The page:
Ioannidis and Leeser Awarded $500K NSF MaSSIF Grant

Assistant Professor Stratis Ioannidis and Interim Chair and Professor Miriam Leeser of the Department of Electrical and Computer Engineering (ECE) have been awarded a $500,000 grant from the National Science Foundation to develop a “Massively Scalable Secure Computation Infrastructure Using FPGAs” to advance large-scale and secure data mining.

Every day, the collection of behavioral data takes place on a massive scale, from clinical trials performed by medical and scientific experts, to shopping conduct and economic trends by retail sales corporations. While mining these data can offer tremendous societal benefits resulting from sharing data among researchers and practitioners, it also gives rise to significant personal privacy concerns—an Engineering Grand Challenge facing society today. Ioannidis and Leeser’s research seeks to not only guarantee the safety of the personal data collected, but also to speed up the process by which it is encrypted.

“There are solutions to safeguard personal information, including behavioral data, through a technique called Secure Function Evaluation (SFE); the end user can access the output of a computation performed on the data, but not the original records,” says Ioannidis. “The problem with SFE is that it is computationally intensive; computations performed securely can be up to 700,000 times slower, which is prohibitive for large datasets.”

Leeser and Ioannidis propose a solution to this slow-down in the form of field-programmable gate arrays, or FPGAs, which are specialized hardware that can accelerate the SFE application. In 2016, the team were awarded a $67,000 Google Faculty Research Award to deploy and evaluate SFE algorithms over FPGAs, enabling companies that operate large data centers, like Google, to perform data mining operations efficiently while offering strong privacy guarantees.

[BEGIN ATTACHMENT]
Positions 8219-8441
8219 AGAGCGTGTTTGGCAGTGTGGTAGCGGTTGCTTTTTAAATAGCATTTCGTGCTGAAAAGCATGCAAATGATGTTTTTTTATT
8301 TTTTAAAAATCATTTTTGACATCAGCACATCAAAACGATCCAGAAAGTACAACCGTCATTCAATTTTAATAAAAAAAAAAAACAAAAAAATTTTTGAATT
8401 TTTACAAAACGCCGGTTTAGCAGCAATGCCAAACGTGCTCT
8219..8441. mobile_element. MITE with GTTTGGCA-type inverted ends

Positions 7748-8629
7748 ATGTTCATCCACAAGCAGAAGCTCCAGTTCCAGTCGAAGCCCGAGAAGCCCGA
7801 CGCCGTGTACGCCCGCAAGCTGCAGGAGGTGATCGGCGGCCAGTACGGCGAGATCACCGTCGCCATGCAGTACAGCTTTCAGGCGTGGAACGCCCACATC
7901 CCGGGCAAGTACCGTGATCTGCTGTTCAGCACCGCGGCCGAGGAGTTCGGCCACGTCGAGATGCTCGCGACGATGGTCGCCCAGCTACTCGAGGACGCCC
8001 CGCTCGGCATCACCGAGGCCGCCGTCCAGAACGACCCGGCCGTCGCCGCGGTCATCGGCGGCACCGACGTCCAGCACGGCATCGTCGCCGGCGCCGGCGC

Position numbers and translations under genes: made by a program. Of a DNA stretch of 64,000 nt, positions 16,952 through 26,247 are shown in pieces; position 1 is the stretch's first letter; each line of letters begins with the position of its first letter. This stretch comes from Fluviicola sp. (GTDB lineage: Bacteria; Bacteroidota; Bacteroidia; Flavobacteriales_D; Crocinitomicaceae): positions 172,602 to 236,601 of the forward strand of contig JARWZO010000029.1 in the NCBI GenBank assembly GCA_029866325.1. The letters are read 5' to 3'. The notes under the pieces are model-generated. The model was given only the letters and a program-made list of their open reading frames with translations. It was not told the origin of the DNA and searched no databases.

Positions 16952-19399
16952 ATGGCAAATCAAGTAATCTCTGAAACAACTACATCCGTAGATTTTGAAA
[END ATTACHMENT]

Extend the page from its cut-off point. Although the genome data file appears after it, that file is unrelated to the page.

PhD student Xin Fang has been working on the seed project stemming from this Google award, and his work has shown that the speed-up of secure data mining using FPGAs is possible on a small scale. With this new NSF grant, Ioannidis and Leeser will further their research in this area with potentially transformative results.

“By using FPGAs, we can work to apply SFE over large and changing data sets using parallel computing practically in real-time, while still preserving personal privacy,” says Leeser. “This has world-wide applications throughout industries, as well as toward the whole notion of the importance of protecting one’s data, from medical records to geolocation. If there is no chance that an individual’s personal data can be compromised, then we as a society are much more likely to become comfortable with prudent data collection. This can work for the betterment of everything from homeland security to the curing of diseases.”

Abstract Source: NSF

The statistical analysis of behavioral data collected through clinical trials, surveys, and experimentation, has a long history in academic disciplines like medicine, sociology, and behavioral economics. The privacy risks inherent in such studies are often at odds with the tremendous societal benefits resulting from sharing data among researchers and practitioners. Mining behavioral data at scale is also a ubiquitous practice among Internet companies, giving rise to significant privacy concerns. As the potential benefits to society are enormous, harnessing this data for the better good while protecting privacy is one of the grand challenges faced by our society today. This project addresses this challenge by bringing Secure Function Evaluation (SFE) of practical, real-life data mining and machine learning algorithms into the realm of practicality, through the development of a highly parallel, efficient, scalable computation platform for secure computation operating at a massive scale.

The project develops a Massively Scalable Secure computation Infrastructure using FPGAs (MaSSIF), accelerating secure computations over a cluster of FPGAs and leveraging benefits of both hardware acceleration and multi-device parallelism. MaSSIF significantly differs from previous implementations of SFE in that it is the first to accelerate secure computation primitives: specifically, Garbled Circuits (GC) with FPGAs on such a massively parallel scale. The algorithms considered are (a) computationally intensive, (b) non-trivial to parallelize under SFE, and (c) of considerable practical importance. MaSSIF advances the state of the art both through novel SFE algorithms, as well as in the design and optimization of accelerated, scalable systems for SFE.

Related Faculty: Stratis Ioannidis, Miriam Leeser

Related Departments:Electrical & Computer Engineering